Finn’s review published on Letterboxd:
I find myself seeing more and more dream-like scenarios in films, and frankly it's starting to get on my nerves.
In Man of Steel, the trucker is sexist in public, so the good guy serves him justice.
In Taxi Driver, the good guy stumbles upon a robbery, so he serves him justice.
In The Guest, the kid is bullied in public, so the good guy serves them justice.
These are the sort of thing that makes you a superhero in your head. It detracts from the film when the filmmakers insert some scene that so obviously is there for the sole purpose to make the good guy look good. I can't help but notice these more and more as directors seem to think they're a good idea. They're not.
After finishing The Guest, I noticed it drew thematic elements from multiple things, but it did not execute any of those elements better than their source material.
Sadly, The Guest falls flat in a long portion of its runtime, due to amateur mistakes, poor acting, or just flat-out lazy filmmaking. Which is a shame, because this film holds a great amount of potential.
I'll just list a few of the things that were done wrong.
The use of its soundtrack was abysmal. It didn't fit the moment well at all, and sounded like someone left their Hotline Miami playlist on in the background, rather than a score made specifically for the film.
The 'twist' involving the main character was lazily told through obvious exposition.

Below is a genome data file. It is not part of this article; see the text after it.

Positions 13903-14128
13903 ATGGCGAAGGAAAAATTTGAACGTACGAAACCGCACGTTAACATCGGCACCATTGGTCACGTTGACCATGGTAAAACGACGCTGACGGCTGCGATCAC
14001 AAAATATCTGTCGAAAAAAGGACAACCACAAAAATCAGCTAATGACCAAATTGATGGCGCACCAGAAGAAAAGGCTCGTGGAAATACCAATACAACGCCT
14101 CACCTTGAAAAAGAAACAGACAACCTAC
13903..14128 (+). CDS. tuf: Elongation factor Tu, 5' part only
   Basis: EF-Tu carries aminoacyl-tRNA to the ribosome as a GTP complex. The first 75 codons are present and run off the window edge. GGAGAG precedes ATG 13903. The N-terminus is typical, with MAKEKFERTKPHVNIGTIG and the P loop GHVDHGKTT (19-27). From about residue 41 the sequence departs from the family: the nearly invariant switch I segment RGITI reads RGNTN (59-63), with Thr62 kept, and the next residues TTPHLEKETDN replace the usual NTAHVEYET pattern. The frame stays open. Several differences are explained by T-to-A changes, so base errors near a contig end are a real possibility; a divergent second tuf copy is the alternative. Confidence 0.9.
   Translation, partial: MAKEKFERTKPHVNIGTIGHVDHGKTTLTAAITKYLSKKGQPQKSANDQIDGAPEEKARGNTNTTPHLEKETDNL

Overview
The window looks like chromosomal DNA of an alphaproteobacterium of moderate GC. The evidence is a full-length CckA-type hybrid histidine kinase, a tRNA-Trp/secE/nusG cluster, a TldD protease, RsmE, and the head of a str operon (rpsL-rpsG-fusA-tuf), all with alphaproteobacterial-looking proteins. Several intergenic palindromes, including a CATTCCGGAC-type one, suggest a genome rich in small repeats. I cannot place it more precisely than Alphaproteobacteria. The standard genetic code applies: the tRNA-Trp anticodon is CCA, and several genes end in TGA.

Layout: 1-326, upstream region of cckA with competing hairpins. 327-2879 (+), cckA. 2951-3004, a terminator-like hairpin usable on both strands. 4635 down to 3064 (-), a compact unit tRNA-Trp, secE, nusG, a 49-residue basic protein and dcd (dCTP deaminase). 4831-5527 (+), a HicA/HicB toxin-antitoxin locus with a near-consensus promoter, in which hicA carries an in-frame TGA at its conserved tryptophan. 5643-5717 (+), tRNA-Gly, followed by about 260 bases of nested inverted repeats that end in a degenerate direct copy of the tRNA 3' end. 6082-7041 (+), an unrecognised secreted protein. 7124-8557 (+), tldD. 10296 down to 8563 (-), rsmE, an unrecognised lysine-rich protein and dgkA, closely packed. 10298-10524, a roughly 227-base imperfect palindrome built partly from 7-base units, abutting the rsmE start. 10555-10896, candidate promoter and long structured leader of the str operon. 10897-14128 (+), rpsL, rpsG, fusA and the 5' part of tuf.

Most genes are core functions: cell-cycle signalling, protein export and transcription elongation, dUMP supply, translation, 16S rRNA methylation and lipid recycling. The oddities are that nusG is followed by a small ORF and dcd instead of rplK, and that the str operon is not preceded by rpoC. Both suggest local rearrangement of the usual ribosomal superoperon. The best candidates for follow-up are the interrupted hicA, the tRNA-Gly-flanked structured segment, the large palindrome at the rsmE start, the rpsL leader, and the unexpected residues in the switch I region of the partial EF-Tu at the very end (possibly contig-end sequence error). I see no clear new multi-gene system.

The color palette and visual editing is about as lazy as a student film on youtube. You cannot lower the warmth of the frame and call it a movie.
I don't think it was ever exactly explained why the main character wanted to help the family.
Why is it that a highly trained operative force couldn't deal with their experiment even with the element of surprise, but 2 children in a gymnasium could?
Why didn't the operatives bring more than a few people?
Why did the black guy feel the need to tell all of the background information to the girl in the car, despite telling her on the phone that it was all top secret?
Despite this, the first act/half was actually done incredibly well, and the slight tension was received perfectly. Even with the second half being terrible, it was entertaining and it had soul, which is more than I can say for at least half of the movies I see these days. I liked the relationship between the siblings, but that's about it.